I’m in the middle of some editing/early reading of the work of a friend of mine. Something about having my writing crap spread out on the table just begged to have a picture taken. Then, once taken, it just begged to be altered in Snapseed. Only too happy to oblige.
This weekend, like many of the weekends during the school year, was a blur. Ballet classes, Sunday school, grocery shopping, etcetera etcetera–the list runs long.
One of the things we did was man a table at the local Farmer’s Market. The town Farmer’s Market has been running for about a month now, and will keep on going until the middle of October. This Saturday was particularly fun because it was “kids vendor” day, the day when the local town kids can make things and sell them. There were the usual suspects of cookies, cupcakes, and Rice Krispy treats. There were also the usual craft-y suspects in the form of loop band bracelets, bead necklaces, and paracord bracelets. There was one little girl selling colored pencil drawings she’d made for $2 a drawing (each came with its own sheet protector–in case you were wondering what all you got for your $2).
The Boy Scouts were there selling popcorn, which, if you’ve never had, is very good. It’s not Girl Scout cookie good, but then again, what is?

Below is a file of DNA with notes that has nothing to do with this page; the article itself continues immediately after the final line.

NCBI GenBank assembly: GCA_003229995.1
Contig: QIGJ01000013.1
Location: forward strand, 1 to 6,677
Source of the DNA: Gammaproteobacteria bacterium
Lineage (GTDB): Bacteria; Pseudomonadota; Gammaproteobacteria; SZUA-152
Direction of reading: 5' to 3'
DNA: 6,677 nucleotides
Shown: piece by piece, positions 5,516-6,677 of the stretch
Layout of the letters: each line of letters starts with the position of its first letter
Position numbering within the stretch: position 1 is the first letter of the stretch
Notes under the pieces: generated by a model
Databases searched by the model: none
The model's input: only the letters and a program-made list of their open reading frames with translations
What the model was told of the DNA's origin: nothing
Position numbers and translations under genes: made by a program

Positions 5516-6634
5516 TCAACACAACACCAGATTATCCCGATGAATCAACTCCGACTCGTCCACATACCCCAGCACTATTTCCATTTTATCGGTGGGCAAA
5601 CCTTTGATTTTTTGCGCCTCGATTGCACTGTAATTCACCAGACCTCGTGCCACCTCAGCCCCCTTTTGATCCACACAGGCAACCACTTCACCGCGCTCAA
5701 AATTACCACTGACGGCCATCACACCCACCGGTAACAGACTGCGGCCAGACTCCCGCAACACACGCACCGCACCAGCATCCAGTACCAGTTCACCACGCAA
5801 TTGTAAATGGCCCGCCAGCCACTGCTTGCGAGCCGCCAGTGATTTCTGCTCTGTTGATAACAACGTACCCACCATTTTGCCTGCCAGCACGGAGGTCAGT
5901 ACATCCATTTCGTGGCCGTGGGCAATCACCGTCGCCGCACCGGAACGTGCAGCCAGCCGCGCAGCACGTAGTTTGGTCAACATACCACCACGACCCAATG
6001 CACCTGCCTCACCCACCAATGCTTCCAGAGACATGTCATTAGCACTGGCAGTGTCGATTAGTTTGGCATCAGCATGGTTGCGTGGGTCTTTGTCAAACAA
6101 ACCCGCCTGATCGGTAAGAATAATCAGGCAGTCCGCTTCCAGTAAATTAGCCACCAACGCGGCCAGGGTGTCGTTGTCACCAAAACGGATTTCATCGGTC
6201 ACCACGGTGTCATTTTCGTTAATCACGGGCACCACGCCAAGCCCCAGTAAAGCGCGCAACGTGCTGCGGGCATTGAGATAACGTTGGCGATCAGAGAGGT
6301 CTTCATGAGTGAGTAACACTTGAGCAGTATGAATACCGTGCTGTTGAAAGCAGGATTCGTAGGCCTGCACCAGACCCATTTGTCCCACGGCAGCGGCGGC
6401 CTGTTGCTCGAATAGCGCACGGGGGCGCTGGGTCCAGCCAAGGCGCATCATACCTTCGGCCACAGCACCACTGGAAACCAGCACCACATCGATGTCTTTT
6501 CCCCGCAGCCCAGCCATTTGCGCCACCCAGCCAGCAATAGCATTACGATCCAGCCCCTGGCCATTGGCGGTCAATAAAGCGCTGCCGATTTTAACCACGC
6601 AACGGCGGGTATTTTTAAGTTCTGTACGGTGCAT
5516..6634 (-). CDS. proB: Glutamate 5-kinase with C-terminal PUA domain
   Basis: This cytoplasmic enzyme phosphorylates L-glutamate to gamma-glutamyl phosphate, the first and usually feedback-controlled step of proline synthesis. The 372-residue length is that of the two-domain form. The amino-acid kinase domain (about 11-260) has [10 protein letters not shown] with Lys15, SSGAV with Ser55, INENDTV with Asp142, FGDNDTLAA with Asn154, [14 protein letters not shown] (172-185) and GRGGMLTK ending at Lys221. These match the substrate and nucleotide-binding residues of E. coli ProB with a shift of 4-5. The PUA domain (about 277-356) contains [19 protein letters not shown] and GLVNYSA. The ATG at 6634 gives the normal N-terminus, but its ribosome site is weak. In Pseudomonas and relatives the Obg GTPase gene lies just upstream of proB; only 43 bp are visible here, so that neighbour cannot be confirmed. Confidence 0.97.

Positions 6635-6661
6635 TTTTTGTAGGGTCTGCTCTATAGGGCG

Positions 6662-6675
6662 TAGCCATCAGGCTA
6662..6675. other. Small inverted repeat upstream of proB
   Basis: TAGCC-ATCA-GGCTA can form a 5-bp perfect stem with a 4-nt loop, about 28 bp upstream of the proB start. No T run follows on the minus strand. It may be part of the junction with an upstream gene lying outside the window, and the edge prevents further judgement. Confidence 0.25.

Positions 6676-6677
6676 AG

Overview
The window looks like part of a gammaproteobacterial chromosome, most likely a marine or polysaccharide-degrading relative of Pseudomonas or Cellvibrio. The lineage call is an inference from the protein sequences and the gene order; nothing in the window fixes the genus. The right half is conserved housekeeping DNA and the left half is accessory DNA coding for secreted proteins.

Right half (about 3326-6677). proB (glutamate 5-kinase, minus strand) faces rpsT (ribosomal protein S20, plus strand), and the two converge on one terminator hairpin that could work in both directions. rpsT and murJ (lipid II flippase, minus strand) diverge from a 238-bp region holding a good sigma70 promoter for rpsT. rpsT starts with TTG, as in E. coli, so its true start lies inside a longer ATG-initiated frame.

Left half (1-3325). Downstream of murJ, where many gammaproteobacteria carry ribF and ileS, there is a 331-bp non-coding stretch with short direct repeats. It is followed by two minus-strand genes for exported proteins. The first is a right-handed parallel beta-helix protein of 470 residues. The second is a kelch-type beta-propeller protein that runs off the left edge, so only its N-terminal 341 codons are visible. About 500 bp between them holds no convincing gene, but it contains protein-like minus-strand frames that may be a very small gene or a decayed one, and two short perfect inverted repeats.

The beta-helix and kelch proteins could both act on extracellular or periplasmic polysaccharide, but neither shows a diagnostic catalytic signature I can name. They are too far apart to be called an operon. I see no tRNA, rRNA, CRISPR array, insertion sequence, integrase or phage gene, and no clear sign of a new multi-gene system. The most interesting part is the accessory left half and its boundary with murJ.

Of course, there are other vendors there. Actual, you know, farmers. There were four or five farms represented, selling everything for apples to shallots to meat. (Apparently Boylston had its own meat CSA. Who knew?) There were also other craftsmen/women there as well. One woman was selling handmade soap (we bought a few bars because they smelled so good), there was a vendor selling goods made from alpaca hair, there was a local woodworker selling things like bowls and oil lanterns and pens. I bought a pen because they were just fantastically beautiful.
My kids didn’t have anything to sell. Instead, they had been asked to man the table for the local food pantry. The food pantry had been running low on stock and one of the parents of the third graders mobilized an effort to get it restocked. Because of schedules and conflicts, there were a lot of people who could be present at the Farmer’s Market to help collect the dry goods. So we volunteered. And while I can’t say they stood there for four hours taking food donations, they were there to help out for a while and accept food (with their parents there to pick up the slack for when they bolted.)
All in all, it was a great time. The kids had a ton of fun with so many of their friends who were there to buy or sell. And they helped out a local charity. I’m really proud of them.
Check out some of the pictures from the day below.